Papering the cracks
Unknown to most readers, there is a rollicking debate going on within journalism: for how much longer will paid-for printed popular newspapers continue to exist? Five years? Fifteen? Indefinitely?
Many people, needless to say, don't buy the apocalyptic tone of the question. Readers will always prefer the feel of a real paper in their hands, they insist, rather than some gadgety substitute. Anyway, they say, the question is based on a fallacy about how history works: radio and cinema survived the coming of TV, didn't they? And all three are thriving in the internet age, right?
We'll see. The question tends to arise because readers globally are abandoning newspapers. (In Ireland the economic boom has masked the process; in China and India, booming economies combined with relatively low internet penetration have seen newspaper circulation skyrocket, bucking the Western trend.) But newspaper enterprises, busy establishing themselves as favoured sources of web-information, have a long-term interest in abandoning paper-and-ink, even if readers want to persist with them.
Lest we forget, the last time the Irish Times invested in a new printing press, just five years ago, an accident of bad economic timing meant that it nearly bankrupted the company and a third of the staff was made redundant. That machinery will be doing well if it's still running in 20 years – at which point, does the company really want to do it all over again?
Meanwhile, more pressing changes are afoot. Over at Independent News and Media, where the Irish Independent's press is just a bit older, chief executive Tony O'Reilly understands that printing is just so 20th-century: “With the exception of the magic of writing and editing news and views... almost every other function, except printing, is location-indifferent. No reader knows where the page is made up. No reader understands or cares about where telesales or marketing is located...” (from a message in INM's 2005 annual report).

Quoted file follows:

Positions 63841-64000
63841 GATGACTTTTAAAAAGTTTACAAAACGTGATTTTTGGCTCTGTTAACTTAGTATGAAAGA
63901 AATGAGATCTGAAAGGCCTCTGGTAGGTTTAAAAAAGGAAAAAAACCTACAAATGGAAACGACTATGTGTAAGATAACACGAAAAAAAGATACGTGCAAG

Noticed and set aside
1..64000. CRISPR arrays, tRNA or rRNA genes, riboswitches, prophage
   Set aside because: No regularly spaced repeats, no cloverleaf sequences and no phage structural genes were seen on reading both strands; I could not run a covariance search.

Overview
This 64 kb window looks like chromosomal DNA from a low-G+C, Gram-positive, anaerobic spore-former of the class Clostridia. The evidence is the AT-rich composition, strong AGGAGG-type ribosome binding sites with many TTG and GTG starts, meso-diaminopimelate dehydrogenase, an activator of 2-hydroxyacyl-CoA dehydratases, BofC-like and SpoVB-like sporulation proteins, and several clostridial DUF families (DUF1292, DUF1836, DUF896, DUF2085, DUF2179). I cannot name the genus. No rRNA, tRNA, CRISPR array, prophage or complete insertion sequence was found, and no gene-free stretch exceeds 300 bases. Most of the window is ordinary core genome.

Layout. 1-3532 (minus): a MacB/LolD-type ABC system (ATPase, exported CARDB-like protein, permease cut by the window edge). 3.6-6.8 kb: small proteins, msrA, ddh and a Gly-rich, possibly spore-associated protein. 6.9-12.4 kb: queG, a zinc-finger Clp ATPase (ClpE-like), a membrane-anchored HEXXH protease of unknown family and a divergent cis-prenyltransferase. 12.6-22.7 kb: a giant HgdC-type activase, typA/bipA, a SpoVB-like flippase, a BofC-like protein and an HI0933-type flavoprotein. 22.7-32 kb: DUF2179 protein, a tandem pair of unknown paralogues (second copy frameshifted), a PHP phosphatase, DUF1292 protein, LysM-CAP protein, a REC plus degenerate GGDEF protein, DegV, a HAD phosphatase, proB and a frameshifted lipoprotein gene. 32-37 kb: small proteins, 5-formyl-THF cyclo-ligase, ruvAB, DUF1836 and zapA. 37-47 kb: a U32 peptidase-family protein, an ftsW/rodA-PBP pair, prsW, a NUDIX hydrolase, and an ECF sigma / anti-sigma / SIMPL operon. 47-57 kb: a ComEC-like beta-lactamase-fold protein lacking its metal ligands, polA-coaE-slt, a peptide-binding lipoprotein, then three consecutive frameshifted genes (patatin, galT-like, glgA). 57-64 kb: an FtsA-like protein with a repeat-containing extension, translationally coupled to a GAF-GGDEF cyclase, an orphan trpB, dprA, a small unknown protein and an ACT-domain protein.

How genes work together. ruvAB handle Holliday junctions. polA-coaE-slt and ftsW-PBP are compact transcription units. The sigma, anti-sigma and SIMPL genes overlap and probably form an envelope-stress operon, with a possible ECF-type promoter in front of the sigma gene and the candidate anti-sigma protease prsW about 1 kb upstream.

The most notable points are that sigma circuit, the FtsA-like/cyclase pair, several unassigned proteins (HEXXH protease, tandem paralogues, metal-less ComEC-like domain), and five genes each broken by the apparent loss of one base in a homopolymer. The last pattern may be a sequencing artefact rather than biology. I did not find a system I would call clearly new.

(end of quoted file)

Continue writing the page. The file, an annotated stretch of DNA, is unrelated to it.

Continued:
Despite O'Reilly's patronising guff about “magic”, he is obviously keen to outsource as many non-printing newspaper functions as possible: page make-up, after all, is traditionally closely allied with copy-editing and is done by journalists. (The two tasks together are known here as sub-editing or subbing.) Journalists at the Irish Independent have been told (warned) that management has successfully experimented with getting subbing done in India.
First World journalists like to believe that their jobs can not be outsourced. But most subbing probably requires only a gloss of local knowledge, easily applied by a skeleton staff back home after the Indians have done the dirty work. And we have allowed much daily reporting to become dangerously deskbound: there are already stories of US local papers who hire faraway freelances requiring no more than a phonebook and broadband to appear plausibly “on the scene”.
I wrote some weeks ago about the wrenching change in the inner culture of newspapers when printing left their editorial premises. That was merely part of a process of dispersal now well advanced. (Much subbing, for example, in the Irish Mirror and Sun takes place outside Dublin; production of commercial supplements in the Irish Independent is outsourced locally.)
Newspapers don't care to shout about this sort of thing. But no amount of magic can hold back a process with such clear economic imperatives. Reuters already has financial journalism for and about Western markets being done in India.
A senior executive in an Indian IT firm said recently that its expanding media unit is targeting Western newspapers and will “get the mechanised and routine stuff [sic] like copy editing before you see the editorial opportunities. We're talking to people who want us to look at layout, for example. That never would have happened before, and it gets us a step closer to the editorial side.”
Meanwhile, job ads offer Indian journalists “work in night shifts (UK shift)” – at wages roughly a fifth of what a British or Irish journalist might earn. Magic, indeed.